Organizations are also made up of a variety of people with various job roles and responsibilities. The security policies of an organization should also be configurable based on the user's identity. Employees in an organization should have access to a variety of systems and be able to use a wide range of applications. A firewall should allow for the creation and enforcement of policies based on user identity.
4: Hybrid Cloud Support
Almost all businesses use cloud computing, and the vast majority of them use a hybrid cloud deployment. Private and public cloud deployments have different security requirements, and an organization must be able to enforce consistent security policies across cloud-based environments hosted by various vendors.
As a result, a company's next-generation firewall should include hybrid cloud support. The firewall should be simple to deploy and scale in any major cloud environment, allowing an organization's security team to manage all security settings from a single console. According to Gartner, 99 percent of cloud security failures will be the fault of the customer through 2025, a problem that the company's firewall should assist the organization in avoiding.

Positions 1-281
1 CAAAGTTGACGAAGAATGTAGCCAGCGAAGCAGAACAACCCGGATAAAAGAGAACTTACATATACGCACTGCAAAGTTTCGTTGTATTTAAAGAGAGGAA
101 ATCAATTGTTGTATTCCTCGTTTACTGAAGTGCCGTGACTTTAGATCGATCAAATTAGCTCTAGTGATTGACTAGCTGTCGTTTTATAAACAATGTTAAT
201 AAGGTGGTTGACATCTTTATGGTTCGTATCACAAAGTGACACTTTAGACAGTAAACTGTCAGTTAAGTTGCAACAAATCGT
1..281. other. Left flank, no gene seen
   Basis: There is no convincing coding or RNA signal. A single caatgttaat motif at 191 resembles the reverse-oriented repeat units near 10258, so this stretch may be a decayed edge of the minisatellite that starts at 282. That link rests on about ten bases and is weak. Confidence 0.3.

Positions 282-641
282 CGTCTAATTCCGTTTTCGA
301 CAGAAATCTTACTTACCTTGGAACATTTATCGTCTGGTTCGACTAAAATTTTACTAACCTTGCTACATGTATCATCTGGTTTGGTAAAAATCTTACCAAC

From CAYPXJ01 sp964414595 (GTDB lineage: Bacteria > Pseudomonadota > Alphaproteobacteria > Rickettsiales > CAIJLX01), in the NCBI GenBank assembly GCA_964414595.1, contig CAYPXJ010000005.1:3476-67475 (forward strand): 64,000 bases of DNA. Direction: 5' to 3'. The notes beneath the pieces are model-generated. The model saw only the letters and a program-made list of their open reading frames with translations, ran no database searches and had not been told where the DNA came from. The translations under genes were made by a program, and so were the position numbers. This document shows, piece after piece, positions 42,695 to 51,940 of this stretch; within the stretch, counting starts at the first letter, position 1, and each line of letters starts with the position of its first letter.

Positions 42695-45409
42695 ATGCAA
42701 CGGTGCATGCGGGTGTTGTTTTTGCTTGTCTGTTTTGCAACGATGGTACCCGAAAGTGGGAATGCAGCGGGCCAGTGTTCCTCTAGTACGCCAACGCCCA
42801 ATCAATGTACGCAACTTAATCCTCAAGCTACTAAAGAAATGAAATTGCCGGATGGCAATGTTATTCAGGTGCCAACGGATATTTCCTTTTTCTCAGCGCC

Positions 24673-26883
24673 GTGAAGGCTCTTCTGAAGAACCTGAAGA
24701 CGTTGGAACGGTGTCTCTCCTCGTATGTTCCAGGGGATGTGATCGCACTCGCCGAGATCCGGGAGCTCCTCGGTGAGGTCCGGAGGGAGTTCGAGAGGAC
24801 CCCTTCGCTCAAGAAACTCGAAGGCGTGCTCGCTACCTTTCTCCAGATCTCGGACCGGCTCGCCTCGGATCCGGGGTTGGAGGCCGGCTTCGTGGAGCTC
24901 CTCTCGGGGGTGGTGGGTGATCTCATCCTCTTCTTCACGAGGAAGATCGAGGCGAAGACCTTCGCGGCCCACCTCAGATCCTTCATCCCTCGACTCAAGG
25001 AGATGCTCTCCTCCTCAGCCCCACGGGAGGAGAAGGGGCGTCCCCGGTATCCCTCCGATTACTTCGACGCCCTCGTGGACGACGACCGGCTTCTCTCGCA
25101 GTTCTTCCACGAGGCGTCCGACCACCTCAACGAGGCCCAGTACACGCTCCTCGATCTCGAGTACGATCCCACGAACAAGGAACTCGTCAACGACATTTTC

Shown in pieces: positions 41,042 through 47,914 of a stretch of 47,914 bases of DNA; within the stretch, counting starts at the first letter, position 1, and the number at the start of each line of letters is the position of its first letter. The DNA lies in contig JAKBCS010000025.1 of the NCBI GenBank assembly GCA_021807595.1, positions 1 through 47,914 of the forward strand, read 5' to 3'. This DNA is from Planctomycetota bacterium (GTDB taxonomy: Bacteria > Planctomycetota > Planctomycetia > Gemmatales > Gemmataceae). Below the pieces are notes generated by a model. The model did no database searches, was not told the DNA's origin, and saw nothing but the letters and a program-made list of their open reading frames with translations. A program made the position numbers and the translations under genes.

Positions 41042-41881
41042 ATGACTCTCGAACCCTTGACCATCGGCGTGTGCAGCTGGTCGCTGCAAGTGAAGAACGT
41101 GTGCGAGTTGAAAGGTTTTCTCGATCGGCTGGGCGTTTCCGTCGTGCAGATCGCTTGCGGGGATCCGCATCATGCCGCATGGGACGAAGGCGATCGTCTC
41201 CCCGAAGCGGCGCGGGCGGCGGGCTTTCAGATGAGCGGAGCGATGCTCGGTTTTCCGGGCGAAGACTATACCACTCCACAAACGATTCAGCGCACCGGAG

5: Scalable Performance
Because of its increased scalability and flexibility, cloud-based infrastructure has been adopted by many organizations. Finally, we want to reap the benefits of the cloud, both in the cloud and on-premises. In the cloud, this is as simple as selecting an NGFW template. In terms of on-premises solutions, this entails looking beyond legacy HA clustering solutions.
The ability of an architecture to scale appropriately as increased demand is added to the system is referred to as hyper-scale. This entails being able to seamlessly provision and add more resources to the system, which is part of a larger distributed computing environment. To build a robust and scalable distributed system, a hyper-scale is required. In other words, it is the tight integration of an infrastructure's storage, compute, and virtualization layers into a single solution architecture.
Conclusion: Selecting the Right Next-Generation Firewall
Choosing the right firewall for your organization can be difficult because there are numerous options available, and not all of them are created equal. Small gateways to hyper-scale solutions are available as firewall solutions.
Understanding the critical features that a next-generation firewall should provide is the first step in selecting a next-generation firewall capable of ensuring your organization's network security now and in the future. Check out this guide for more information on what to look for in a firewall.